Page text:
3. Buy new socks and underwear at least once a year. When you receive your degree, you should not be wearing the same underwear and socks you wore to your prom. Once a year, around New Year’s Eve is good, go buy new underwear and socks. When holes show up in your underwear or socks, throw them out. Also make sure you wash them once a week. To clarify this point even further, when I say “Throw them out” I mean in the garbage, not “Donate them to the Salvation Army.” Poor people don’t need your underwear. You should note that I did not write your name on the back of your underwear like I did when you went to camp. So you’re going to have to remember what they look like. Especially since you are going to have a roommate.
2. Eat some good food. I know you’re on your own and you can eat what you want but try to fit at least one vegetable in your day. For years I have told you “Eat your vegetables, they’ll make you grow big and strong.” It’s true. I wasn’t lying. I know I lied about Santa, the Easter Bunny, the Tooth Fairy and your uncle being Scottish and that’s why he wears women’s clothes but trust me on this one. Vegetables are good for you. You make fun of Dad’s belly extending a little more than it should but thirty years from now you’re going to look just like him. So do a few sit ups and eat some vegetables they are good for you. Trust me on this one.
1. Know you are loved. As a Mother I love my children the same amount. I never prefer one over the other and I don’t play favourites. So, although I may love you all the same, I did love you first. You were my first baby. You made me a Mother. There’s nothing I wouldn’t do for you. If you need something, I would be there in a second. I know I smothered you over the years, controlled your life and made you crazy at times but it was only because I knew this day was coming. The day I lose control. But don’t think that just because you are moving out that I am going to stop being your Mother. I am still going to worry about you every day because it makes me feel needed, I am going to send you texts that say “Good night” and emails that remind you to brush your teeth because “Nobody wants to talk to someone with bad breath” and I’ll hate every girlfriend because I am afraid she is taking my place (eventually I’ll like her, if she’s ok with me moving in your basement.) The bottom line is, no matter what you achieve in life or don’t achieve, you are loved. You have a home and a family who love you. The supper table will always be empty without you. I will always wish you were home. I will always with your were six years old again. I will always miss you. I will always love you.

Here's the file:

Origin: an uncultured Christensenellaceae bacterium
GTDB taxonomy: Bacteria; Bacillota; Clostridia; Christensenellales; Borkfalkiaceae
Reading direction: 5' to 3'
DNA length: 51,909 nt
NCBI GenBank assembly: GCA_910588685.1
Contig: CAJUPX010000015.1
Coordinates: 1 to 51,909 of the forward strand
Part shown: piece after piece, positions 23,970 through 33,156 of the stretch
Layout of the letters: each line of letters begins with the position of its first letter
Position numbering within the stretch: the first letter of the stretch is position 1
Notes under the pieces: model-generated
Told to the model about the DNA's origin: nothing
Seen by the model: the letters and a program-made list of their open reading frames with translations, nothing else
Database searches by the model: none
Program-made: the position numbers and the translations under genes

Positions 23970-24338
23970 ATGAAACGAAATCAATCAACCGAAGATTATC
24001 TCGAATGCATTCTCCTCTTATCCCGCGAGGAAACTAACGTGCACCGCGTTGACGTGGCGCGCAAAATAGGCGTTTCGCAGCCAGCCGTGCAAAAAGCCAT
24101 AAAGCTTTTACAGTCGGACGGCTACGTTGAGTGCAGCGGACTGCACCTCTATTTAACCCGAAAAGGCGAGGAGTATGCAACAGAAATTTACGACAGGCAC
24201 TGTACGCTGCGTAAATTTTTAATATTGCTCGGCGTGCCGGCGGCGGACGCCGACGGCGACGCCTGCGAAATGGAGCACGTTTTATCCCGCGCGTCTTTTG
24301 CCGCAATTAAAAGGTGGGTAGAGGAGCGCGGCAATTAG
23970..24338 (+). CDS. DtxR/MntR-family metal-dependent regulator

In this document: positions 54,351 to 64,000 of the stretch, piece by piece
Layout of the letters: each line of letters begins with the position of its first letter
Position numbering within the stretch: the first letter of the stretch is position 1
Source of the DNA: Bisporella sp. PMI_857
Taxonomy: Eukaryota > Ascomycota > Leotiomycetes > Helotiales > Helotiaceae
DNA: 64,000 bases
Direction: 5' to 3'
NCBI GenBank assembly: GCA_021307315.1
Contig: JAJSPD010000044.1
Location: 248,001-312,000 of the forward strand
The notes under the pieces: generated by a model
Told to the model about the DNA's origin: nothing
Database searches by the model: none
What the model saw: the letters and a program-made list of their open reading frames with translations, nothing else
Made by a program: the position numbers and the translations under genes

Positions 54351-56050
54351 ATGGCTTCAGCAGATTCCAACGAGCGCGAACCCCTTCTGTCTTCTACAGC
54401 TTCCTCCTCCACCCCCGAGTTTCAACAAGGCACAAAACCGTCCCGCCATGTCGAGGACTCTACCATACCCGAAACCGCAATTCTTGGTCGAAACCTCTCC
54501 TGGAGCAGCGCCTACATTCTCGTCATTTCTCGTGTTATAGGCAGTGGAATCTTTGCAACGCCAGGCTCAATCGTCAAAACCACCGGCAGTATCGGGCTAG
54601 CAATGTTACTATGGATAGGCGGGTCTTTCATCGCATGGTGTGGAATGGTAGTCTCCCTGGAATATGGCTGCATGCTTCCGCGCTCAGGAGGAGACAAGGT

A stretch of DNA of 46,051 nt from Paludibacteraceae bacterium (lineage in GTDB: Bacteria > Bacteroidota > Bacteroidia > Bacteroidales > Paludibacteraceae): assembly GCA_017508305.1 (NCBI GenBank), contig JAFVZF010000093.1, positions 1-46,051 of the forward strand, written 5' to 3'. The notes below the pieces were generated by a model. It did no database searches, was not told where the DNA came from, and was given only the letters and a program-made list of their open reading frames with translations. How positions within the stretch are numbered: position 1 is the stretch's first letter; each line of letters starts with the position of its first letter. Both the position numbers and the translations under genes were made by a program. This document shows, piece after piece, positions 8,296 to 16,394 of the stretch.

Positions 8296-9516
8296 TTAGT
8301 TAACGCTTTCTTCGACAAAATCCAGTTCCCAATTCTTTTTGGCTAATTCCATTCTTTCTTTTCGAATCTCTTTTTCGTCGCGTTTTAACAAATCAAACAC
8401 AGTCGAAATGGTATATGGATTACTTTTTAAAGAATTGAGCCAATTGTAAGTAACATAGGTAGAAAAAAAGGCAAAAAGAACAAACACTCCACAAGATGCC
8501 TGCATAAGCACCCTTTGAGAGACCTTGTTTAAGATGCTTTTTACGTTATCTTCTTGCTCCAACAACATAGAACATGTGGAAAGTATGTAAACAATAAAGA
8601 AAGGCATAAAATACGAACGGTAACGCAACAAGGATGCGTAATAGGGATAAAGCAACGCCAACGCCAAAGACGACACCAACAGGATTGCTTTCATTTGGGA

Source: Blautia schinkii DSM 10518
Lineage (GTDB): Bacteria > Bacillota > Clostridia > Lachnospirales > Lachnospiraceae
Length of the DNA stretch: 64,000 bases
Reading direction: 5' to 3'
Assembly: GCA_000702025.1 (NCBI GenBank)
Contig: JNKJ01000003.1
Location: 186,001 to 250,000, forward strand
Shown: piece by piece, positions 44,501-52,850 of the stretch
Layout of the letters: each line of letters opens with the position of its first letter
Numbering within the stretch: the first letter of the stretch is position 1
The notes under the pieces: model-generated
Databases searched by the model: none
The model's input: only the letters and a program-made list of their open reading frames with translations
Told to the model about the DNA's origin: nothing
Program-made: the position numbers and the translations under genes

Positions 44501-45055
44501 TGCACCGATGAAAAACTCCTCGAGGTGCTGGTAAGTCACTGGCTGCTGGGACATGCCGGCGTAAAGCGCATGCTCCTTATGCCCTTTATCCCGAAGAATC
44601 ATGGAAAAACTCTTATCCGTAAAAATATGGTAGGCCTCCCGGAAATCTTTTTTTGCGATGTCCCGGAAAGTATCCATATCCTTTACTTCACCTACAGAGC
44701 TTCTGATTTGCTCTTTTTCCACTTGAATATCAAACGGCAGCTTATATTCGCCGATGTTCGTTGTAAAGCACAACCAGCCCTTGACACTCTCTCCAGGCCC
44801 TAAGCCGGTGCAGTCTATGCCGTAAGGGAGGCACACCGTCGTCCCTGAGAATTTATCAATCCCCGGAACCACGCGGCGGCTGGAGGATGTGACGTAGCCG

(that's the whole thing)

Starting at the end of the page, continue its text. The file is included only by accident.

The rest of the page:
Enjoy your life, but always remember you are the biggest part of mine.
Love,
Mom J